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Hort in the Home Landscape

A blog devoted to sharing timely horticulture topics and answering the questions of gardeners and homeowners.
2015-06-30 17 46 56

Plant of the Week: Dahlias


This summer I devoted an entire raised bed to growing dahlias and it's been lovely! Dahlias (Dahlia sp.) are an excellent cut flower which is why I love to grow them. Flower colors are various and foliage colors can be shades of green, but some varieties have darker foliages which provide a great contrast to the brightly colored flowers:

Dahlias are planted from a tuberous root. These roots should be planted outside in spring 1-2 weeks before the last frost date (or start earlier indoors in pots) in organically rich, medium moisture, well-drained soils in full sun.
There are many, many varieties of dahlias with ranging heights and flowers shaped and colors. The taller varieties of dahlias should be planted 6-7" deep and shorter varieties to 2-3" deep. Spacing will be about 1' to 3' apart, depending upon size of variety. Those taller varieties are also likely going to need some staking.
For me, dahlias have been pretty low maintenance except for the occasional deadheading of spent flowers to promote growth of additional flower buds. They do best when consistent moisture is provided during the growing season. There has been several times where I've let my bed dry out too much and the flower production greatly diminishes when that happens.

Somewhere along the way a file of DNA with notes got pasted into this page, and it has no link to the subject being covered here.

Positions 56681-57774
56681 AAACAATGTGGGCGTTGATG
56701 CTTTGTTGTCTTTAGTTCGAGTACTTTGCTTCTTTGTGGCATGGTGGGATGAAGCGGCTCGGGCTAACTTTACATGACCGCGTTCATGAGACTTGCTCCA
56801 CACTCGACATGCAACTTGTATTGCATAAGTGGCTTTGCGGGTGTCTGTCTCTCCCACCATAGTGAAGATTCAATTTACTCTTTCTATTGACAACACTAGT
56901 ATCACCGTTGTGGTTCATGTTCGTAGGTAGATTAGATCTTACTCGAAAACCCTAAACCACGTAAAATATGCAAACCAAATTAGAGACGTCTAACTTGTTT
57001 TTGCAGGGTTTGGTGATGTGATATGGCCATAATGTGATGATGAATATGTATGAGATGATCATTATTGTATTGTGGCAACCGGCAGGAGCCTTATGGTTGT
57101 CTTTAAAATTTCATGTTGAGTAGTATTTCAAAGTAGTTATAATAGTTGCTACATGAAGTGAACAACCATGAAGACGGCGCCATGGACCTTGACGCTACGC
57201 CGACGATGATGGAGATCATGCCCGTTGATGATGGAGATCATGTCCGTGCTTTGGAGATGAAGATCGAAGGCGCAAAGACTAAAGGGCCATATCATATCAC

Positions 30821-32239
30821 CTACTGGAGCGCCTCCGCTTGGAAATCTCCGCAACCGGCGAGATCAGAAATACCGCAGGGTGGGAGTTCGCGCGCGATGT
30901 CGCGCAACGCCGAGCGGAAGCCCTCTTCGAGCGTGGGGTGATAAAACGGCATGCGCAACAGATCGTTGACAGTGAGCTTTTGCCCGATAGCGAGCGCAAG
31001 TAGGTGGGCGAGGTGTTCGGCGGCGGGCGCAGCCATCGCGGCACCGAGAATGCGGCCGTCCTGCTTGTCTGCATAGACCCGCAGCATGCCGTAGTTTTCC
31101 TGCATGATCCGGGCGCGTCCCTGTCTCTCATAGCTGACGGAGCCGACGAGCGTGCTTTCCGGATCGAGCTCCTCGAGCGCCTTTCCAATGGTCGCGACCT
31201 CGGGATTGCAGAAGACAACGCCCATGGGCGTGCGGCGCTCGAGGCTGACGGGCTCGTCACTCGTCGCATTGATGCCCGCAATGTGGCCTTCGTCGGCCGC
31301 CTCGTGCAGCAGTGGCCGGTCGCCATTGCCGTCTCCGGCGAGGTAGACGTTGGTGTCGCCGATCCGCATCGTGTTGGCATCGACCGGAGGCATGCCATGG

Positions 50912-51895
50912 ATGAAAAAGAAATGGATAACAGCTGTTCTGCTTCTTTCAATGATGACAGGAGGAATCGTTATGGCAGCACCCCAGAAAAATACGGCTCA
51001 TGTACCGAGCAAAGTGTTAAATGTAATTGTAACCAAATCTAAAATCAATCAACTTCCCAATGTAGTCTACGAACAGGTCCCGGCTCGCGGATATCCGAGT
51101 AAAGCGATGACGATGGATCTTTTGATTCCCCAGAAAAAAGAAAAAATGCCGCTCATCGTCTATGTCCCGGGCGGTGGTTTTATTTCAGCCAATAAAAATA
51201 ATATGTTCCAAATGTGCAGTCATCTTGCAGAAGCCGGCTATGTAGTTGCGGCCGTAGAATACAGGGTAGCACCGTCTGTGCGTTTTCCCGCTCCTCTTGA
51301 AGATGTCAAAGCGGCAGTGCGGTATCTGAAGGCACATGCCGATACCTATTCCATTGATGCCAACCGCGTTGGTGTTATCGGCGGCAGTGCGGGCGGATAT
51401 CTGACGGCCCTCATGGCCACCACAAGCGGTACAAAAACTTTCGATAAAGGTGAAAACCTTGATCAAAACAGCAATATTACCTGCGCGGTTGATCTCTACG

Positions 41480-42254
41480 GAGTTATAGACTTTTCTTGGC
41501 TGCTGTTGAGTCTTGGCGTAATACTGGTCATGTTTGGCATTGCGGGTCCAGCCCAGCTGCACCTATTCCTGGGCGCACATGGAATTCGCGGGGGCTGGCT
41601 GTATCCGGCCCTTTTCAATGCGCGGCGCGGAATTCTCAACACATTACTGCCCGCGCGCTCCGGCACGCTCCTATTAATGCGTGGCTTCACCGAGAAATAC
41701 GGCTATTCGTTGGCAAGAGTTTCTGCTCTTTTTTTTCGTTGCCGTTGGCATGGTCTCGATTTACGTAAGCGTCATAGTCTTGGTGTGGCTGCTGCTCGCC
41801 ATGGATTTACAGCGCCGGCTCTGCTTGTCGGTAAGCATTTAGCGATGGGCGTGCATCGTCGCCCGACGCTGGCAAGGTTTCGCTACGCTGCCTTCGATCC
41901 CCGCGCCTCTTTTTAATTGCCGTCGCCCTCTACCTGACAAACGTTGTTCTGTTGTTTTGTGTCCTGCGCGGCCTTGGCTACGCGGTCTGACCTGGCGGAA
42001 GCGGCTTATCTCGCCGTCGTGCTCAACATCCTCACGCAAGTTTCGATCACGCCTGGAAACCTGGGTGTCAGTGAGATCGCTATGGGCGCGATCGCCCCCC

The one downside to dahlias is that they are only hardy to zone 7 and need to be dug up and stored at the end of the season. After the first frost, gently dig up the tuberous roots. The root system of dahlias is shallow and quite extensive, so begin your digging at least a foot away from the main stem to avoid slicing into the tuberous roots.

Remove the foliage and leave a three to four inch stem on the plant. Gently remove all soil from the roots, and allow them to cure and dry in a shady area with good air circulation for a few days. Dust with sulfur to inhibit fungal diseases. Store the tubers upside down in damp vermiculite or peat moss at temperatures between 35 and 50 degrees F. If you notice the tubers have shriveled over the winter, water lightly.

So there is some work involved with dahlias, but I think the reward is great!
Learn more about growing dahlias here and here.


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